Mr De Gama thought that the interpretative value of Section 39 could be added in a separate clause. The Constitutional Court has decided that the Bill of Rights applies to non-citizens as well.
Mr Mkongi asked why the language includes ‘other rights’?
Mr De Gama explained that it was unnecessary to explicitly list all the rights from the Bill of Rights. All of these rights have substantive and procedural aspects.
The Chairperson called for further consideration of these matters later.
DTI Response to Clause 4 Purpose of Act
Mr De Gama began with a proposal from the South African Human Rights Commission that suggested the addition of the phrase ‘in the public interest’ to the government’s right to regulate. The second suggestion addressed 4(d) that deals with investors. In most instances, investor and investment have been synonymous; this subsection should be modified to reflect that synonymy.
Mr Hill-Lewis noted that references to promotion must come out of Clause 4(a). He asked if there has been a proposed change to Clause 4(b).
The Chairperson said that this issue arises from the fact that the DTI is working with a rough draft.
Mr De Gama read the correct current wording of Clause 4(b) and explained that no change has been proposed to that clause.
Mr Hill-Lewis thought that the wording of 4(b) in the Bill was very clumsy. He proposed that that it read ‘confirm the protection of investments in respect of national treatment and security’.
The Chairperson observed that the Committee was happy with the proposed changes to Clause 4(c) and 4(d).
DTI Response to Clause 5 Application of Act
The Department proposed no changes to Clause 5 of the Bill.
Mr Hill-Lewis pointed to Agri-SA’s submission that the clause state that ‘the Act applies to all lawful investments in the Republic made in accordance with the requirements of Section 2.
Mr De Gama agreed that a reformulation could help but emphasised that all investments would be in accordance with Section 2.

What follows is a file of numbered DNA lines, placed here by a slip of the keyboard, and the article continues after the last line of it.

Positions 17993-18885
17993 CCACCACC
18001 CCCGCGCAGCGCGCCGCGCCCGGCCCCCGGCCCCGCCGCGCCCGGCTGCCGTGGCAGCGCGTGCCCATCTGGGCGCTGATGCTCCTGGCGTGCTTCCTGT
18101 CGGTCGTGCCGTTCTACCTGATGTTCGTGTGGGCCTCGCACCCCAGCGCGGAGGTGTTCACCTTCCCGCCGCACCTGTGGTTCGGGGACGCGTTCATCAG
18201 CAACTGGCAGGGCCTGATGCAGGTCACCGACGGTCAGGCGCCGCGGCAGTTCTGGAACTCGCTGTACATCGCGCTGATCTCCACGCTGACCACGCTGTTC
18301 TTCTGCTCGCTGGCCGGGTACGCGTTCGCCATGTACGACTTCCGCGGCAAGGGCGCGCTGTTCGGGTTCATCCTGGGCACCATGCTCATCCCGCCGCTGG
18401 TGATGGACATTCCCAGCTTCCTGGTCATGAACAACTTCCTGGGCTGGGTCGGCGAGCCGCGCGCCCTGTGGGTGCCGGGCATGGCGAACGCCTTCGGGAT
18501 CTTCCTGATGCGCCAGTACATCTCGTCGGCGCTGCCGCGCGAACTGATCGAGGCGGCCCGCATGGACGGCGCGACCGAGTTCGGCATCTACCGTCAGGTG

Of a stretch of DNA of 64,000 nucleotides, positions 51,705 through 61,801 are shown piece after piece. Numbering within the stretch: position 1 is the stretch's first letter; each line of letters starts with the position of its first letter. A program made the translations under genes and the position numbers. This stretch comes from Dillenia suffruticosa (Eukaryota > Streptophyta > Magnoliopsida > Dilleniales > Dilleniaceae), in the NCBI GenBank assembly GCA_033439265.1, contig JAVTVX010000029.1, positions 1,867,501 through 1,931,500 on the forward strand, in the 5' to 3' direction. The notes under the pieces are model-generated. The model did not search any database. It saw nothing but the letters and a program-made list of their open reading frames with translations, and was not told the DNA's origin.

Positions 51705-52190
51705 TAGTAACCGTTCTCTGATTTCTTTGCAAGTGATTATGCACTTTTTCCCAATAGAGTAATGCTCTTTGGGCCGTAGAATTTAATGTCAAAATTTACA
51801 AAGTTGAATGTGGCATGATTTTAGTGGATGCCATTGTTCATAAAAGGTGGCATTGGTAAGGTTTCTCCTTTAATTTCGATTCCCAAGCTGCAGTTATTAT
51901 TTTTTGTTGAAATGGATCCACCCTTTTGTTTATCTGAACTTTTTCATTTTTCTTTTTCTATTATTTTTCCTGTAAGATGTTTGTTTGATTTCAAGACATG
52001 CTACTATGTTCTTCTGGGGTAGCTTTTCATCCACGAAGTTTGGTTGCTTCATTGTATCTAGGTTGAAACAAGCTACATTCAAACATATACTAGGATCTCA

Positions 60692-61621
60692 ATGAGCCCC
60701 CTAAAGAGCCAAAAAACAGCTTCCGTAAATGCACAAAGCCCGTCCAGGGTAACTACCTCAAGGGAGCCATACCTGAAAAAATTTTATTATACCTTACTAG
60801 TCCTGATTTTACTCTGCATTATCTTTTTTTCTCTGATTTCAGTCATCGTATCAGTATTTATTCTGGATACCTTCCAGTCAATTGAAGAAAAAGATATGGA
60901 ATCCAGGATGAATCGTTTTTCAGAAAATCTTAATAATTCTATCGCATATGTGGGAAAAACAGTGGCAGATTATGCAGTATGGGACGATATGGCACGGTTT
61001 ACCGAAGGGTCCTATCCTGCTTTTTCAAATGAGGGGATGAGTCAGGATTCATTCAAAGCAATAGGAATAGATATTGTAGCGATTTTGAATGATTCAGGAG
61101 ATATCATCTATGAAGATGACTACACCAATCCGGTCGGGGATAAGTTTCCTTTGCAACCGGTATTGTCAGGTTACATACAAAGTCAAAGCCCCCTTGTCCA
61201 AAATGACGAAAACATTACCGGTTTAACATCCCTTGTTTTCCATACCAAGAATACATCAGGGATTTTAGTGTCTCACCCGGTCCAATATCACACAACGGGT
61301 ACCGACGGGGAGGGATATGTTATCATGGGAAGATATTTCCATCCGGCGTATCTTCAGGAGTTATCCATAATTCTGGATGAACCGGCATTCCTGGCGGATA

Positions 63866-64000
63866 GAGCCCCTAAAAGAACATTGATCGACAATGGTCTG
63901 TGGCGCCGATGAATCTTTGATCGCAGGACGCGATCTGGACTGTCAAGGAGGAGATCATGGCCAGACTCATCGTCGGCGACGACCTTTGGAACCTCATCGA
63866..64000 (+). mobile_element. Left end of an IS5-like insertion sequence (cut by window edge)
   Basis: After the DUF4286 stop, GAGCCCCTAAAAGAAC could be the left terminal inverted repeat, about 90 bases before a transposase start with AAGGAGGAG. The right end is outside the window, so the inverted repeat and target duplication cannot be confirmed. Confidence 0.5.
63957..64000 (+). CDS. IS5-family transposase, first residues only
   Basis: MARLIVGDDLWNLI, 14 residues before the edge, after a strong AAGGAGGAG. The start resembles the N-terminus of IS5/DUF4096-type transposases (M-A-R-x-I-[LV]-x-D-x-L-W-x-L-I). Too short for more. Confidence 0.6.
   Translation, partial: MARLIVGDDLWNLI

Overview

The Chairperson saw that this change was accepted.
Mr Alberts observed that this Act does not apply to South African investments in other countries. What happens when South Africans invest in a country with which SA does not have a bilateral investment treaty? How will these investors be protected?
The Chairperson called for response.
Mr De Gama welcomed the point and asked the Committee to remember that SA law only applies in SA. The Bill does not address extra-territorial issues. Under international law, this Bill would only apply in SA. The Director General in the past has detailed the protection of SA investors within regional partnerships.
Mr Alberts said that if his property is expropriated in Germany, he must petition the government to help him. The Bill should oblige government to defend its citizens both in other countries and in international venues. With SA investors in Zimbabwe, the government refused to help its citizens. One cannot predict what other countries are going to do.
Mr M Kolako (ANC) asked if there are not other existing laws that address this issue. Perhaps the Committee should revisit this issue. He expressed doubt as to whether a clause addressing this would be appropriate in this Bill. He noted that everyone disapproved of what happened in Zimbabwe.
Mr Macpherson imagined a scenario where another country embarks on a similar process of investment policy review as SA and allows its BITs to expire. SA cannot predict the actions of other countries, thus SA should take action to compel government to protect its citizens all the way in other countries.
Mr October, DTI Director General, fully agreed with Mr Alberts and said that the DTI and the government fully protects the interests of SA companies abroad. SA laws only apply in SA. The purpose of the Act is to protect investment fully in the Republic. He noted the necessity of promoting FDI even though this particular Bill does not address that any longer.
Mr Hill-Lewis pointed out that it is discretionary for government to protect SA investments internationally at the current time. He supported a clause making government action to protect SA investments internationally mandatory.
Ms Xolelwa Mlumbi-Peter: DTI Acting Deputy Director General: ITED, noted the protections provided by SADC and the refinement of the SADC Financial Investment Protocol (FIP). She also mentioned the Tripartite Free Trade Area and the Continental Free Trade Area as initiatives being taken to protect investment on the continent. Beyond that, investors must undertake due diligence to ensure that their investments will be protected. The World Bank provides a framework for some insurance for international investment.